Updated: May 23, 2022
(Photo by Joe Sargent/Getty Images)
According to medical examiner reports released by the office of the Broward County Medical Examiner on Monday, Dwayne Haskins had been out at a club drinking “heavily” and had a significant amount of alcohol in his blood when hit and killed while walking on a South Florida highway on April 9. Haskins was in South Florida training with Mitch Trubisky and several other Steelers skill players that weekend.
Per the toxicology report, two separate samples taken from Haskins' body had alcohol levels of .20 and .24, both of which are above the legal limit in Florida of .08. According to the report, Haskins also had ketamine and norketamine in his system, drugs that can be used as a medical anesthetic but can also be used as recreational drugs. The toxicology report does not give any indication of why the drugs would have been in his system.
Haskins died of blunt force trauma, and the death was ruled accidental, according to the autopsy report. According to the investigation report, a Steelers official told the medical examiner's office that the night before his death, Haskins went to dinner with a cousin or friend, whose name was "Joey," and then later went to a nightclub, "possibly in Miami." "They drank heavily and at some point, they got into a fight, separating," the report states.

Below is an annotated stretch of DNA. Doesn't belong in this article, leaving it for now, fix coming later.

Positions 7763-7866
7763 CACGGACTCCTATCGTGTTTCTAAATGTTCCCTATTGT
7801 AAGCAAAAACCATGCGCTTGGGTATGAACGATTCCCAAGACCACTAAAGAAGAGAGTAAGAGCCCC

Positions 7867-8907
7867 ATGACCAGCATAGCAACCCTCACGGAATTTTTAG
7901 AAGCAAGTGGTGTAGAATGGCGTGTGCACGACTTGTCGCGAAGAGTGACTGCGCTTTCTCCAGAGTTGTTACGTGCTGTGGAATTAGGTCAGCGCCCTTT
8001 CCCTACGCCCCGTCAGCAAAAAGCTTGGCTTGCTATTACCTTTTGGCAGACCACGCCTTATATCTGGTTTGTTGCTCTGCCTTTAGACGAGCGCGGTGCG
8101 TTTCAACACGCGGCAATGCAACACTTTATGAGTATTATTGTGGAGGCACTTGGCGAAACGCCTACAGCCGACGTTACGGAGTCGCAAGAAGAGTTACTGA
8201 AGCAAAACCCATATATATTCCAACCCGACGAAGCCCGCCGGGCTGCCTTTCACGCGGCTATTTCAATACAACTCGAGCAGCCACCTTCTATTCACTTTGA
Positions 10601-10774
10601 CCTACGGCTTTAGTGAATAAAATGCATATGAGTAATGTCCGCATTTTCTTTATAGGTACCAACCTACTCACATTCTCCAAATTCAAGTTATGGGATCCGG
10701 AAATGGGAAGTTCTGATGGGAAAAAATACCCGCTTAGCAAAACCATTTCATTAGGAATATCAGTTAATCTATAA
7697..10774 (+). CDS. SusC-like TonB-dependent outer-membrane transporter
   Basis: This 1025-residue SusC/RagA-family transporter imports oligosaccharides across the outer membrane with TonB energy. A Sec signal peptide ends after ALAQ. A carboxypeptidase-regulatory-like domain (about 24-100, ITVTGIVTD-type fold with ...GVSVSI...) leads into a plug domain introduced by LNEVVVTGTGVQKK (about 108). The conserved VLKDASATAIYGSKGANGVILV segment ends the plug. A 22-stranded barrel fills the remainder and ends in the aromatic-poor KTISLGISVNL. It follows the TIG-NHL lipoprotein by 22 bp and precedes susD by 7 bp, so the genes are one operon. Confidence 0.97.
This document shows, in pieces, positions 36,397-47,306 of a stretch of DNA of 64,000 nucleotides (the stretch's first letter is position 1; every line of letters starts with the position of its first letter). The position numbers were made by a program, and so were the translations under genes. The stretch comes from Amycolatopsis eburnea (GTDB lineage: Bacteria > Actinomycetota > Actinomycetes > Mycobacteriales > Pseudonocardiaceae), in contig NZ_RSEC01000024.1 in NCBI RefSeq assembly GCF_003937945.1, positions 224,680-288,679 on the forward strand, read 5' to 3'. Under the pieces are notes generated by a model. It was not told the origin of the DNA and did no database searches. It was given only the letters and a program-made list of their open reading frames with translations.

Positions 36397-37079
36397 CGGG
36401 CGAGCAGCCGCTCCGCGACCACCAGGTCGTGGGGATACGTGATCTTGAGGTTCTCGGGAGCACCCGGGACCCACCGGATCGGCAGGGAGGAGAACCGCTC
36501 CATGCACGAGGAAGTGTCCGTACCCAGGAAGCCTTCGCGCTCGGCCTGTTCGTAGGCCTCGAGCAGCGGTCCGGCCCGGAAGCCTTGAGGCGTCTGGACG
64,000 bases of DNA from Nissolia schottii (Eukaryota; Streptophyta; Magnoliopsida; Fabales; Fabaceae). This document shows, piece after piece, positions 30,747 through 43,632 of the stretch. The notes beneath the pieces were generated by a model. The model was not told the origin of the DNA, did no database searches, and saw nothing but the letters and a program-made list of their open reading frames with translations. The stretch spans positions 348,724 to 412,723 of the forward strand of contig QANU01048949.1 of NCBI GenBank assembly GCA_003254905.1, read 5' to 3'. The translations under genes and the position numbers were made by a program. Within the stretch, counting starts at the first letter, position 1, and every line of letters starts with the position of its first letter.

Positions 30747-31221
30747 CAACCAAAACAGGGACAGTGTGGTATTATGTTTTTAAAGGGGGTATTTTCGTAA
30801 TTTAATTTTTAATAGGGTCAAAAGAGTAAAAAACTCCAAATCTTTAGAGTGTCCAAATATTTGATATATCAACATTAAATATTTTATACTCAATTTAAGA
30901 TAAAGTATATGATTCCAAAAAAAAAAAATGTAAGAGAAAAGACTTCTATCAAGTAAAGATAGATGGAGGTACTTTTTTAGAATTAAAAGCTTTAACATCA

Investigators found his car on the side of the road with a woman inside, according to the medical examiner’s report, which did not know Haskins’ relationship with the female.
In a 911 call released in April, Haskins' wife, calling from Pittsburgh, told dispatchers that he had run out of fuel and he’d been searching for gas. A Medical Examiner’s report said Haskins was “reportedly witnessed waving cars down on the shoulder” of I-595 before he was struck.
Haskins' wife, Kalabrya, issued a statement via The Ellsley Law Firm on Monday night. In part, the statement reads: “On behalf of Dwayne's wife, his family, and his memory, and on behalf of the truth, we respectfully request and pray for privacy, for patience, and for the public to withhold any judgment during this period while the law enforcement authorities continue to investigate and conduct their important work."